UCSD Spring school on Quantum Computation

A couple months from now Dorit AharonovDavid Gosset and myself will be giving a short 3.5-day “Spring School” that is meant to be an introduction to recent topics in quantum computing, directed at young researchers in theoretical computer science at large. The school is organized by Shachar Lovett at the University of California in San Diego, from March 19th to 22nd (these dates coincide with Spring break at many universities). Shachar has been organizing such schools successfully for multiple years now (last year’s school was taught by Boaz Barak and David Steurer on Sums of Squares), and we hope that this year’s will be just as fun (and instructive). The (free) registration deadline is on February 1st, and we have limited funds available to support travel for a few needy students apply here by February 1st.

The past two years, and possibly even more so the coming couple years, may well be remembered as the moment when quantum computing entered the mainstream. Most of us have heard of IBM’s quantum computer in the cloud, of Google’s effort in , and of Microsoft’s naturally fault-tolerant \href. Some of us might also have encountered a few of the dozens of startups promising everything from quantum hardware to quantum learning, that seem to be appearing out of nowhere, raising capital in just a few months.

It is an interesting question, better left for wiser times, whether these events will be remembered as the initial sparks of a revolution in computing, or as the height of a “quantum bubble”. Bubble or no bubble, quantum information science is here to stay: while current developments make topics such as the computational power of small-scale quantum computers, the possibilities for testing quantum mechanics, all the more exciting, quantum cryptography, the theory of quantum error-correction, the ever-increasing applications of “quantum techniques” to problems from theoretical computer science, do not hinge on the success of current experiments.

In guise of teaser, our plan for the school is roughly as follows. Each day will have about 6 hours of lecture, a couple hours of informal “TA sessions” (to learn a language, one needs to practice it!), and some time for social interaction. This is a fairly heavy schedule, but if these are the 3.5 days you are going to spend learning about quantum information in your career, we want them to be useful. What this means is that we’ll simultaneously aim to cover the basics, so as to establish a common language, while quickly zooming in to a selection of the most interesting questions, such as the power of alternate models of quantum computation, the theory of quantum error-correction and fault-tolerance, or problems in quantum testing and quantum delegation.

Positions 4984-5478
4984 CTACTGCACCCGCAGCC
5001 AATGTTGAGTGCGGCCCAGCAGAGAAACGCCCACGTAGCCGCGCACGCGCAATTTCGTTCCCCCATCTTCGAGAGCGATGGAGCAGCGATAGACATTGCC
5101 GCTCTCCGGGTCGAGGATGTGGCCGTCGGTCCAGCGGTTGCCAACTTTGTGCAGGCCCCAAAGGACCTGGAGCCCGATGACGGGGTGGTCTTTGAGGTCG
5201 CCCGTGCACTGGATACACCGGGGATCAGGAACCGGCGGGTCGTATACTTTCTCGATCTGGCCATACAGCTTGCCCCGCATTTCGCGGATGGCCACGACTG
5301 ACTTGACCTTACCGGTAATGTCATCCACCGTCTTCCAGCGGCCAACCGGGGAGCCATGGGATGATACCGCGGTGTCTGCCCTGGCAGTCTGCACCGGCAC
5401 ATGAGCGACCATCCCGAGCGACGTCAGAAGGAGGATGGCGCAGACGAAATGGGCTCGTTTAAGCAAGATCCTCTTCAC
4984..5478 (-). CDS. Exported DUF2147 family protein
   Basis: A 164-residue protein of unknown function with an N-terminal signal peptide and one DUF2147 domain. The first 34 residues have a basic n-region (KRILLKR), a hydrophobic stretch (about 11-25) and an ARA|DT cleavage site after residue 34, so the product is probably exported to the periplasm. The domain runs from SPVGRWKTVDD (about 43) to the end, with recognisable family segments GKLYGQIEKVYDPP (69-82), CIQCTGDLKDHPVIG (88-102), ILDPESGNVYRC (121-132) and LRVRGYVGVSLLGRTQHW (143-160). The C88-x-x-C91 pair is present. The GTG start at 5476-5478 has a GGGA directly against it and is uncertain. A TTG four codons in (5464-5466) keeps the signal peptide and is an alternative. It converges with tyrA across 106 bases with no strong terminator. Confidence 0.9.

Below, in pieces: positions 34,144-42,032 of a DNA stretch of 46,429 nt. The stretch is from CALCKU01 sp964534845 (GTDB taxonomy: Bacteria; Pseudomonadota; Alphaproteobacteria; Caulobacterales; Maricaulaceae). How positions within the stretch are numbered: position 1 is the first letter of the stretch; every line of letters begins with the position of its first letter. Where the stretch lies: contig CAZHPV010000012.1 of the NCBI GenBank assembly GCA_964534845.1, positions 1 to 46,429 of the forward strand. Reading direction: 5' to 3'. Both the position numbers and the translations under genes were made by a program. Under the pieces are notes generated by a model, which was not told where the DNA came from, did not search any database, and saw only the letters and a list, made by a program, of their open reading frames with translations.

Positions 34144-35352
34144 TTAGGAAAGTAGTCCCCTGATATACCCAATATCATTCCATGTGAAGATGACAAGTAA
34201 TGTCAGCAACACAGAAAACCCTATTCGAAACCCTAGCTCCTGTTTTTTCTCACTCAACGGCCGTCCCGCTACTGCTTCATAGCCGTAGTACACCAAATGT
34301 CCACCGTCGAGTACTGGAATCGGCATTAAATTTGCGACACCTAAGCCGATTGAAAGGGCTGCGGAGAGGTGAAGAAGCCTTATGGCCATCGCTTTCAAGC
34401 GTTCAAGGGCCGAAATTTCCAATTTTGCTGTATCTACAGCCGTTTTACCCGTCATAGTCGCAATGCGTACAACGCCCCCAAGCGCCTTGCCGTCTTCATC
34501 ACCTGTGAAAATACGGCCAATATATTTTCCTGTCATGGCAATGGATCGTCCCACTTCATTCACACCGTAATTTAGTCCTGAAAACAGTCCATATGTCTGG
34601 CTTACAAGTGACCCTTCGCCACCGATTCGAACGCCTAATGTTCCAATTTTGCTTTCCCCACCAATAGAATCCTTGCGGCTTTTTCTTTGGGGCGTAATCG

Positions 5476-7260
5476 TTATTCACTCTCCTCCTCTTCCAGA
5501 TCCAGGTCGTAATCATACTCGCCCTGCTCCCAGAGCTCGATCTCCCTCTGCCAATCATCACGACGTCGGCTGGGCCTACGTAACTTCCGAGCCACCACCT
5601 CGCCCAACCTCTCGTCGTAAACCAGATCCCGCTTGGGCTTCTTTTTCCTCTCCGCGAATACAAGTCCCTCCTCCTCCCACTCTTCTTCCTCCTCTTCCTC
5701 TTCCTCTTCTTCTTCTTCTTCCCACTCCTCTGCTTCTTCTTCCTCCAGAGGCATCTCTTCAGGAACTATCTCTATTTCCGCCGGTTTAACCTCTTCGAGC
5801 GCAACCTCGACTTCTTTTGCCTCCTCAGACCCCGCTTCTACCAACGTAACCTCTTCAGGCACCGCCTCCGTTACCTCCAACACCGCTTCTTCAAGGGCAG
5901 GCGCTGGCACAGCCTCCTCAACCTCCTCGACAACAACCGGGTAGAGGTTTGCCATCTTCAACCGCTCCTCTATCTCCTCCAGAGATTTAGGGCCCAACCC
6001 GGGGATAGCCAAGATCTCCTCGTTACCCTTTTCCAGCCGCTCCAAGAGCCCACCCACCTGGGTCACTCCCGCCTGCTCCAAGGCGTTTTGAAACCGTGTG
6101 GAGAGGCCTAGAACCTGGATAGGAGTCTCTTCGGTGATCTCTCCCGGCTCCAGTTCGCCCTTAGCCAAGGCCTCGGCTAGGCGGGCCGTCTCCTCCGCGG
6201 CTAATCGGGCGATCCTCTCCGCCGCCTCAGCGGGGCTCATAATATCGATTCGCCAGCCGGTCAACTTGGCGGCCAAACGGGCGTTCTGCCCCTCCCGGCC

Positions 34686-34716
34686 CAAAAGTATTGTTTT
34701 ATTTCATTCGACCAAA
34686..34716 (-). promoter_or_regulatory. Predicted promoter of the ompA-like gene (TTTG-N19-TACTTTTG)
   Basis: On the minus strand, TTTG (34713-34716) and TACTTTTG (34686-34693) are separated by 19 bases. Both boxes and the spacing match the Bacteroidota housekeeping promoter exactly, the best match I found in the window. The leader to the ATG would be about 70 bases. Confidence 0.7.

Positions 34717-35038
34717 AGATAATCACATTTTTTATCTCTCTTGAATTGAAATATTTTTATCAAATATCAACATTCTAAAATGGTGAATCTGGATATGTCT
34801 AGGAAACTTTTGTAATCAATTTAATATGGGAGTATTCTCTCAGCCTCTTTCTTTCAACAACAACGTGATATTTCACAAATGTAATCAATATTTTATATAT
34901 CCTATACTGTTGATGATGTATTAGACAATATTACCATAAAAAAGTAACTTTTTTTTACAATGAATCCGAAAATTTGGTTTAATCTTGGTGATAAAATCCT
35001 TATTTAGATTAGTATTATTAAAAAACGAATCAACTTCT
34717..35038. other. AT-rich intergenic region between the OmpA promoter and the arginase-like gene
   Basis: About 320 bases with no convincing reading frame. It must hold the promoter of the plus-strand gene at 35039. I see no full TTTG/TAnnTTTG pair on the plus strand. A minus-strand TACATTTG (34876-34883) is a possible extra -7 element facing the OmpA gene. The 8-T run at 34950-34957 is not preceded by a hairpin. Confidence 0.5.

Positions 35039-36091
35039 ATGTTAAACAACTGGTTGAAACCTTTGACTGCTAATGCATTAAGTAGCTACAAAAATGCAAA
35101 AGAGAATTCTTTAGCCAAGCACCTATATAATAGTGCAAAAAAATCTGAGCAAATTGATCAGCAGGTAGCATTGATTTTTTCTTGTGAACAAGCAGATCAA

In a little more detail, and although you should not treat this as contractual information, here is a sketch of our program for the school:

Day 1: Introduction to quantum information: one qubit, {n}qubits, the quantum circuit model, simple algorithms and computational speed-ups in the query model. Introduction to quantum complexity: the class QMA and the local Hamiltonian problem.

Day 2: Protocols for delegating quantum computations. The adiabatic model of computation and its equivalence to the circuit model. Quantum error-correction, stabilizer codes, and fault tolerance.

Day 3: Restricted models of computation (shallow circuits, commuting circuits). Testing quantum systems. The quantum PCP conjecture and connection to many-body entanglement. Multi-prover interactive proofs with multiple provers sharing entanglement. Quantum linearity testing.

Day 4: More restricted models of computation. Quantum optimization algorithms. Stoquastic Hamiltonians. Quantum Monte-Carlo and simulation.

If you’re not an expert in quantum information, a lot of these topics might not make much sense a priori. This is why you should come! Our goal in these 3.5 days is to summarize what we believe ought to be the highlights of a couple semesters’ worth of graduate courses in quantum information. Aside from the basics in the first day, each lecture will cover a topic of current interest, giving you the ability to understand the importance of recent progress, and start thinking about some of the more TCS-friendly problems. Towards this, we’ll highlight as many open problems as we can think of (and fit in the alloted time), and allow ample time for questions, discussions, and hands-on exercise sessions. Join us: register here!

About Thomas

I am a professor in the department of Computing and Mathematical Sciences (CMS) at the California Institute of Technology, where I am also a member of the Institute for Quantum Information and Matter (IQIM). My research is in quantum complexity theory and cryptography.
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